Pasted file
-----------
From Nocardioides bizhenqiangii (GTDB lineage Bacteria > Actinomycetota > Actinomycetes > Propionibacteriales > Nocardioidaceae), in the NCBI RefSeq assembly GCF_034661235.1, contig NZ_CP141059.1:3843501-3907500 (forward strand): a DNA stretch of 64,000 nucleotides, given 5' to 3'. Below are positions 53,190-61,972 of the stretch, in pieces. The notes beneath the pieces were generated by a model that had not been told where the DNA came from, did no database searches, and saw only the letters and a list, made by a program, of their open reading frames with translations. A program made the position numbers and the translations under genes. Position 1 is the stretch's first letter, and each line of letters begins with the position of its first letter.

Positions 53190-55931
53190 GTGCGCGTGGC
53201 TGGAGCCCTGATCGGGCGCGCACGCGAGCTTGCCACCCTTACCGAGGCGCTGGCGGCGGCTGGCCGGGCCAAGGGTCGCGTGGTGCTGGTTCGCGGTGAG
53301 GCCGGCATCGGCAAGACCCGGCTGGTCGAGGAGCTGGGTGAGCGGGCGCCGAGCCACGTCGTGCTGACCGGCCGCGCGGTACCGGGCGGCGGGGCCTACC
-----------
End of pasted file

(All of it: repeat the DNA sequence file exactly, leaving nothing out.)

From Nocardioides bizhenqiangii (GTDB lineage Bacteria > Actinomycetota > Actinomycetes > Propionibacteriales > Nocardioidaceae), in the NCBI RefSeq assembly GCF_034661235.1, contig NZ_CP141059.1:3843501-3907500 (forward strand): a DNA stretch of 64,000 nucleotides, given 5' to 3'. Below are positions 53,190-61,972 of the stretch, in pieces. The notes beneath the pieces were generated by a model that had not been told where the DNA came from, did no database searches, and saw only the letters and a list, made by a program, of their open reading frames with translations. A program made the position numbers and the translations under genes. Position 1 is the stretch's first letter, and each line of letters begins with the position of its first letter.

Positions 53190-55931
53190 GTGCGCGTGGC
53201 TGGAGCCCTGATCGGGCGCGCACGCGAGCTTGCCACCCTTACCGAGGCGCTGGCGGCGGCTGGCCGGGCCAAGGGTCGCGTGGTGCTGGTTCGCGGTGAG
53301 GCCGGCATCGGCAAGACCCGGCTGGTCGAGGAGCTGGGTGAGCGGGCGCCGAGCCACGTCGTGCTGACCGGCCGCGCGGTACCGGGCGGCGGGGCCTACC